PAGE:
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Stuart short of time right now as it looks like it will be a honey do day taking down Christmas stuff. Regarding the revised 76/77 catalog.
When I wrote my previous I was looking at on line catalogs as I was not at home. Checked this morning and my paper one of the cover references 62501. It is not shown on the inside cover page however. My copy is from the Dealership I worked at and would have been sent to them when the bikes were new. When the store went out of business I purchased all the books. There are many incarnations of Triumph Parts Books and Service Manual's. As I don't have Kim's CD cannot comment. I have been planning on buying the Oracle 3.

K
 

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I have the Oracle 3
So far it's been good.
It's a bit of a 'mare to run on a Mac, it's set up for PC
Many parts books on sale are copies of the first version.
I understand that many dealers received updates which may have been pencilled in, or occasionally extra sheets added. It takes a bit of detective work to compile what the factory actually intended.
 

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Hi duc96cr, I made up a rectifier test sheet. With rectifier on bench (or ALL wires disconnected if it's on bike) you can do a simple test. This is not a perfect test, but a rough test that shows big problems like an open circuit or shorted diode.

Don't use diode test mode on your meter. Just use ohm meter setting. Make sure you put leads on meter correctly. Black to common or - socket. Put red lead to V/ohm/+ socket.

I'm assuming you have digital meter. However analog meter with needle works quite well for this test also.

Set ohm scale so you can read in the 100-300 ohm range. A good diode will read between 100 & 250 ohm or so. If your meter is not set to correct scale it may read OL (open lead(open circuit)) when it's not really open circuit. If the upper boxes of test are all OL your meter is probably set wrong. Once you feel meter is set correctly fill out the boxes with what meter reads.

The lower boxes will probably all read OL, but if not fill out the boxes with what your meter says.

The boxes are numbered 1-8 fill in your reading in each box.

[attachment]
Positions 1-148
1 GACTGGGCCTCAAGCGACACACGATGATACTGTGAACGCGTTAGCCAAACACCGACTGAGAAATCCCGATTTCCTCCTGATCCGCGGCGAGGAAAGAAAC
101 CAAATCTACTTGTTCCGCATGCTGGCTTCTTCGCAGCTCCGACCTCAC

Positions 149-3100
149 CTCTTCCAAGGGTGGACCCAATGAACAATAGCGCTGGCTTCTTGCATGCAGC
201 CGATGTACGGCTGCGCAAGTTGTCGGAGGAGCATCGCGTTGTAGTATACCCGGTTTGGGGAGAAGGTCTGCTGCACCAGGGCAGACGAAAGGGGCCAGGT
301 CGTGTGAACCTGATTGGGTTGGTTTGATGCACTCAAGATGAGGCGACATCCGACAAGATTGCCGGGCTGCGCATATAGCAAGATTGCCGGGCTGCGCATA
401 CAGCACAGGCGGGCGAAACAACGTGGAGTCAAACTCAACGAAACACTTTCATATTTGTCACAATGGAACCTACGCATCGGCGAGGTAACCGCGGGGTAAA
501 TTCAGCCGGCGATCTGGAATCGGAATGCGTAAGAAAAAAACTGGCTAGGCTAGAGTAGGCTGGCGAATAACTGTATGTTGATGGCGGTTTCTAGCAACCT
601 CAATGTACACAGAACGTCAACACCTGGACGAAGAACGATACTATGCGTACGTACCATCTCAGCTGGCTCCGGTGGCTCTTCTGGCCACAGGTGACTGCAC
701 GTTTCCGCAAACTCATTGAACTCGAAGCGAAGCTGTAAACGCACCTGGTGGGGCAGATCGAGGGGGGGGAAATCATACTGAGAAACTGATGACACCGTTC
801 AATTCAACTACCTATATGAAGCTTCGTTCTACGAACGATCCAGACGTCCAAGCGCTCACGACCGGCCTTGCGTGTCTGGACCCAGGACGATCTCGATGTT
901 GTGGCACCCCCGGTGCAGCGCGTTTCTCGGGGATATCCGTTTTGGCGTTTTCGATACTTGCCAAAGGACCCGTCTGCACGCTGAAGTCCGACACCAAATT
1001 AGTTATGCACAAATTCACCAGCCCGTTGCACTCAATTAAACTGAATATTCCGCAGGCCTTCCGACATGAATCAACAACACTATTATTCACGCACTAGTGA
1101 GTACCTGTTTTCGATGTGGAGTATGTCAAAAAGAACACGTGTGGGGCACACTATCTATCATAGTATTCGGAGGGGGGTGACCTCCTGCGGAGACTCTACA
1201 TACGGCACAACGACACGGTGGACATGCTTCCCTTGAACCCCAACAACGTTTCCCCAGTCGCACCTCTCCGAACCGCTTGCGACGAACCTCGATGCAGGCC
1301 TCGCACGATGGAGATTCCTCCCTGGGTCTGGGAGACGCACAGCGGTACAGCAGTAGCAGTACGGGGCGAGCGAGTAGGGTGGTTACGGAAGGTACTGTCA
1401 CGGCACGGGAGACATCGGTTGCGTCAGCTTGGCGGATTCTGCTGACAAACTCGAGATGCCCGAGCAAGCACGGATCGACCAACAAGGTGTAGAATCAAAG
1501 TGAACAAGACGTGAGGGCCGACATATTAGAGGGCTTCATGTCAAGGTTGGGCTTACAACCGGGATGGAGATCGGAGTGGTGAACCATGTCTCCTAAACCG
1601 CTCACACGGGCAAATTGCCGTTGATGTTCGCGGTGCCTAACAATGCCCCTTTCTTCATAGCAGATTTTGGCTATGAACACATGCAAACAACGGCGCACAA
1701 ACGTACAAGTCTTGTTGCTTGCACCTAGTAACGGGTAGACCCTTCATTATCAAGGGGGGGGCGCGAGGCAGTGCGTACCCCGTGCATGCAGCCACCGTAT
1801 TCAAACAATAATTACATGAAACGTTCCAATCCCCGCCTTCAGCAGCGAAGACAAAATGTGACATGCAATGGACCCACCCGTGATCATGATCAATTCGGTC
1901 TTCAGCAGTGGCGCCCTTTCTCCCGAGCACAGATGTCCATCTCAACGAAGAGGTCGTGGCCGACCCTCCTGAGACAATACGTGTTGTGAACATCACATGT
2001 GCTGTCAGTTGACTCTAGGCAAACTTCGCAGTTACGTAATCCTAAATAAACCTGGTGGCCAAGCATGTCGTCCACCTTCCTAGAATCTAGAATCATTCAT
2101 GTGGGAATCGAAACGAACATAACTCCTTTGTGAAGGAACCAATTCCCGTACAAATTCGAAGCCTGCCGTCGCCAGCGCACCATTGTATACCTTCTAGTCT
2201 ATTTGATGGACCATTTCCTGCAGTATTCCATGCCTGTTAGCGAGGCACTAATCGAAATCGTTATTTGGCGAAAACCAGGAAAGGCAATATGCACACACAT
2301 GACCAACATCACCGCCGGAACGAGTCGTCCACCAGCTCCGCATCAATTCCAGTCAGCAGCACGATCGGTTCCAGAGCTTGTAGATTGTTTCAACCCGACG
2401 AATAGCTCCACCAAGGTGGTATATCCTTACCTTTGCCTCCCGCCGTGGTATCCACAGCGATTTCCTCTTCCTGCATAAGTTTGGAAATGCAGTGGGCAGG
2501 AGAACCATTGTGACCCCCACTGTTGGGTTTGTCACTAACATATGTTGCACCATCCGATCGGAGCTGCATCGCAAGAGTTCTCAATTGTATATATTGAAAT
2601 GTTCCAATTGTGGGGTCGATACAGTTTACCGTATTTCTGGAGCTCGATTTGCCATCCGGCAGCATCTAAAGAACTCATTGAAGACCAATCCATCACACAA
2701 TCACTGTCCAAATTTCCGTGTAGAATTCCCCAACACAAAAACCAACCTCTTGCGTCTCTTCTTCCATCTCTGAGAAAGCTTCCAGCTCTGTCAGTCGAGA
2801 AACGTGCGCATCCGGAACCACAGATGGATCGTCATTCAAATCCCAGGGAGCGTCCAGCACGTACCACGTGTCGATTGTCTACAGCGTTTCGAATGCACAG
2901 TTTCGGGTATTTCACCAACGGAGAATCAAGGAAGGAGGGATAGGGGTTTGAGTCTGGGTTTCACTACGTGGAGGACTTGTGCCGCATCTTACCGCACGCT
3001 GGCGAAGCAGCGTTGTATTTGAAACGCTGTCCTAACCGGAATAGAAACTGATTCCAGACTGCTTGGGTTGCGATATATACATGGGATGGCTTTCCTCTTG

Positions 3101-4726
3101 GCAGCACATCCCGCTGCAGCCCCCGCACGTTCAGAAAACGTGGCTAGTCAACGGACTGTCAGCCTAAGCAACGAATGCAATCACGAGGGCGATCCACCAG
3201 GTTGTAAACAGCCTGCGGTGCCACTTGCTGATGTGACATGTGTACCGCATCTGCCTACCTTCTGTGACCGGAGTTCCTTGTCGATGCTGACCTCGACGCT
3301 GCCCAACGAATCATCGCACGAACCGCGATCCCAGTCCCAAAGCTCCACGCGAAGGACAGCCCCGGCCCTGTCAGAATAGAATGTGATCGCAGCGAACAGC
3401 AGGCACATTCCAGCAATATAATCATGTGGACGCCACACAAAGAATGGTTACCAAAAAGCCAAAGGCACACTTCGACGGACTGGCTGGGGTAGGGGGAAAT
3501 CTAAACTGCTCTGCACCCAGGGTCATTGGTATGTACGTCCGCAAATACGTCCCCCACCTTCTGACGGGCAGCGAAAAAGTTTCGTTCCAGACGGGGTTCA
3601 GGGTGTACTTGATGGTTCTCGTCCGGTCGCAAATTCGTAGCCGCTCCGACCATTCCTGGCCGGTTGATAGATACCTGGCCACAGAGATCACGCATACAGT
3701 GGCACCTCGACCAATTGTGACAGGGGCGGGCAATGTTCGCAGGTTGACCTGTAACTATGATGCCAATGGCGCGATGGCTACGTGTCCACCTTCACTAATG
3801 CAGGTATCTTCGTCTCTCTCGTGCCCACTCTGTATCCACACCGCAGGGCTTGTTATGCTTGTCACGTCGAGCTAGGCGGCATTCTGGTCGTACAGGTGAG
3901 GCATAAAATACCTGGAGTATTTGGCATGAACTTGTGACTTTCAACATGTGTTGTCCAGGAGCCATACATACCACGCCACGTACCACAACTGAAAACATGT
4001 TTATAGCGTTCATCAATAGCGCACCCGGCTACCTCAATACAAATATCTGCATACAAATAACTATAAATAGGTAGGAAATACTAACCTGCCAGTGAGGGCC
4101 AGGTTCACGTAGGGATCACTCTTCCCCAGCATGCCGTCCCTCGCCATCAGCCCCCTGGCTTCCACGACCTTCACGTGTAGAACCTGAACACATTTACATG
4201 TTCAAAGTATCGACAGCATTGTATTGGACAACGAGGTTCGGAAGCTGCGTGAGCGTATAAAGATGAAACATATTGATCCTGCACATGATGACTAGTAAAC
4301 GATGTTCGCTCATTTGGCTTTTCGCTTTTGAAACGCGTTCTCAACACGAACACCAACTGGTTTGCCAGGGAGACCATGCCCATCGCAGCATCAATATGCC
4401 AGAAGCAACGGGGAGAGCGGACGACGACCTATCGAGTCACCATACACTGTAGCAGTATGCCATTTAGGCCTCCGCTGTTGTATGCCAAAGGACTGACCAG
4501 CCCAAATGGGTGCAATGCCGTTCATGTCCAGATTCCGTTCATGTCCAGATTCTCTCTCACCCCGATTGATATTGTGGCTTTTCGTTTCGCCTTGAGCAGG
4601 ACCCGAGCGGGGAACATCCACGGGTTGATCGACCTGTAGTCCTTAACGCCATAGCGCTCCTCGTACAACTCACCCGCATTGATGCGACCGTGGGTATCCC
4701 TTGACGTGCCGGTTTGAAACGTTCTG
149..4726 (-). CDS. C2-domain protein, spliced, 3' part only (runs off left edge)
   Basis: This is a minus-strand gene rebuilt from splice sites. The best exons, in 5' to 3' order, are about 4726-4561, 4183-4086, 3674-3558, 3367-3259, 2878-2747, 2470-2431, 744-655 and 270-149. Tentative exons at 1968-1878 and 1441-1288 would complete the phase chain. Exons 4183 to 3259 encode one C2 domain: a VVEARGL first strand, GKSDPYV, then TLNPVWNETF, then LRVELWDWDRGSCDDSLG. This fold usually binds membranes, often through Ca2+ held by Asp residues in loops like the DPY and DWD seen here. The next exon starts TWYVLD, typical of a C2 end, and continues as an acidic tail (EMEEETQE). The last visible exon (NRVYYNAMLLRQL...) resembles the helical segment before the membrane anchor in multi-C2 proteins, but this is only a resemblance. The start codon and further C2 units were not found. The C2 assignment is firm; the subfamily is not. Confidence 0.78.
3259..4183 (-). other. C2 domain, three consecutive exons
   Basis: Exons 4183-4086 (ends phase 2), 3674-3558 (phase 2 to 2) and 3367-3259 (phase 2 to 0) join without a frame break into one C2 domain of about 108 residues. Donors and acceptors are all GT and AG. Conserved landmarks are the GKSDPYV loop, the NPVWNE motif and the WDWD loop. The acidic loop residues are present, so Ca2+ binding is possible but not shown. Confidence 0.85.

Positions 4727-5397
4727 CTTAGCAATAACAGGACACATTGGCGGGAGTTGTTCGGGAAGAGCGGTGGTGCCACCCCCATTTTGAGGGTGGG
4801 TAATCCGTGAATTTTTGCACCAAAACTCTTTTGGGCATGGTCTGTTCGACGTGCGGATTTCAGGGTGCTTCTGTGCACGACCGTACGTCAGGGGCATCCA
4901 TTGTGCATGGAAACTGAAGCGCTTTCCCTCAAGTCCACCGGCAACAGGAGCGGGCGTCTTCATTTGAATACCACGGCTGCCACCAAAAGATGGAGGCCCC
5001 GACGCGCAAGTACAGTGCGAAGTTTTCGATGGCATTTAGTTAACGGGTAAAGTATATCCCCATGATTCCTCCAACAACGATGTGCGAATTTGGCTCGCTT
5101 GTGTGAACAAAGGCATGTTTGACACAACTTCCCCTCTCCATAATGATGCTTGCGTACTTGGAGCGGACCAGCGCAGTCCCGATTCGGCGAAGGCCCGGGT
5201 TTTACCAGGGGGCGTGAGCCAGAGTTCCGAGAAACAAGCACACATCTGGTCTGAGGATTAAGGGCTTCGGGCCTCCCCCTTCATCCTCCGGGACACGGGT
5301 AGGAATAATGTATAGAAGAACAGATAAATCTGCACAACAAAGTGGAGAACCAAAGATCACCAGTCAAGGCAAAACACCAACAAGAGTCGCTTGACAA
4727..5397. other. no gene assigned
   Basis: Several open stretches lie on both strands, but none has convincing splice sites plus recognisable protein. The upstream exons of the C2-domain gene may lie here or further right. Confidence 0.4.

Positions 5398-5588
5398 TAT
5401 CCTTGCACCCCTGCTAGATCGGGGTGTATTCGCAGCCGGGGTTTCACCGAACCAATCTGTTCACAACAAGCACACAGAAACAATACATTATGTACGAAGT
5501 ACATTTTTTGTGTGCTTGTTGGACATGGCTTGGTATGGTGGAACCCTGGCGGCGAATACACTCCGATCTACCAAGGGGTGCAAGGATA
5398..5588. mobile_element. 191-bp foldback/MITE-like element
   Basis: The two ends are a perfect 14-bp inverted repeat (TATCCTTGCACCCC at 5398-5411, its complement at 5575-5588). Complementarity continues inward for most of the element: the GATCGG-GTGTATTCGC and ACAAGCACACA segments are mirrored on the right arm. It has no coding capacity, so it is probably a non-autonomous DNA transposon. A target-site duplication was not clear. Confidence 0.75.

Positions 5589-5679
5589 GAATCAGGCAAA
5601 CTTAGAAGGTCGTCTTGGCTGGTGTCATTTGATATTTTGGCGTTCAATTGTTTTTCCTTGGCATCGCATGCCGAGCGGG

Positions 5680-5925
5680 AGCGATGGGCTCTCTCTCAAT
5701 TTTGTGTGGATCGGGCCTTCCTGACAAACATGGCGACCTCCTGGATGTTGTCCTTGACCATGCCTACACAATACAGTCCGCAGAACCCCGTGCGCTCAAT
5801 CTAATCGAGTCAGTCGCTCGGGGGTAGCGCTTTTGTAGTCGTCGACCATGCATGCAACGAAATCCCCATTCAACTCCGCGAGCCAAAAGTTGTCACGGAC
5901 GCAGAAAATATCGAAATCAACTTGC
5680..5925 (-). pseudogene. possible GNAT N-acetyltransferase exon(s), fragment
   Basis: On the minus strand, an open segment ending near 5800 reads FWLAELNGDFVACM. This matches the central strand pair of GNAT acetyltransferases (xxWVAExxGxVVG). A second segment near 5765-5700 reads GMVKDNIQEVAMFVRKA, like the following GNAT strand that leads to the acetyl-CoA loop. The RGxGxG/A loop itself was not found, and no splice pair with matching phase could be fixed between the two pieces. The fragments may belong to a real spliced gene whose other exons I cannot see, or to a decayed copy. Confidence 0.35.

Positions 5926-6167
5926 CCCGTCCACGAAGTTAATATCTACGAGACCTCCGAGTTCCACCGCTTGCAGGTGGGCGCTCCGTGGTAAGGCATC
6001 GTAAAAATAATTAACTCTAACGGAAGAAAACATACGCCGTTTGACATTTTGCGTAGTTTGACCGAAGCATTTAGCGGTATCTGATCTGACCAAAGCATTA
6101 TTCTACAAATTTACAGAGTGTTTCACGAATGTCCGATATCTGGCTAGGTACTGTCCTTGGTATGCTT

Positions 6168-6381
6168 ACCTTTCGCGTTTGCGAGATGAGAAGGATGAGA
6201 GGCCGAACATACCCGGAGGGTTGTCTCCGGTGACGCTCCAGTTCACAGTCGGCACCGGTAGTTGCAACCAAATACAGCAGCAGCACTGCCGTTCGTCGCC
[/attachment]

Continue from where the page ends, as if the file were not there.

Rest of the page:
It is imperative your leads are hooked to rectifier in the direction as shown on test sheet. Notice how the leads are reversed on each side of center, depending on what box you are measuring. Do not mess this up or test won't be valid!

Note the center bolt is connected to both end discs. If needed take a sharp knife & scrape paint of edge of disc on the out side disc but you should be able to make contact to the center bolt via the little 1/4 connector under nut head or the mounting threads.

Notice the dome on the discs... That is where the diodes actually are. The are bonded into the disc itself inside the dome.

I think I said prior but the 3 center discs are insulated from the center bolt with plastic bushings & spacers. These are very rugged & unlikely to fail.

I recommend printing the test sheet & filling it in. Scan & post it or simply post what the reading is for each numbered box.

If you mess up on testing, I'll probably be able to see that & we'll try again. Takes some practice. If I see your readings look valid, we'll have a rough idea of the condition of your old rectifier. That will tell you a lot. Since it's not practical to do long road test at this time of year it will let you know if it was more or less likely to contribute to your problems.

No rush bench test it when you get time.
Don
Scan rectifier test sheet.jpg
 

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Discussion Starter #24
Thanks for the test sheet as I am an electrical moron. I’ll be hanging it in my shop and checking the bike when I get home (May) . As you have already surmised, I work better with diagrams . I appreciate you taking the time to help.
 

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Discussion Starter #28
Just got done re-reading all the responses. Thanks very much to all for the time and effort to help. Stuart, there is no one I respect more for knowledge of Triumphs. That said, you are a hard case ! My memory is just not that good anymore. I do my best to recall details of things I haven’t worked on in years, but sometimes the minute details escape me. I don’t work on only Triumphs like some here. There are also 2 Harley Davidsons, 2 Ducatis, a Suzuki, and a Yamaha to maintain. I do all my own work. I have always done all my own work, for about the last 60 years. I have never been stranded by my motorcycle in all that time, so I must be doing something right.
I remembered something while reading through all the responses I should have mentioned. The bike is apparently a Canadian model that somehow ended up being sold in Minnesota ( Northern U.S) There are differences between it and U.S. models. I replaced the headlight plug with an automotive unit, but it was a direct replacement, I modified nothing. I replaced the automotive bulb with a higher output automotive bulb, it was not a perfect snug fit in the reflector. The internal wiring in the headlight was a molten blob when I bought the bike. Maybe Canadian headlights were different ? Maybe the PO did a modification ?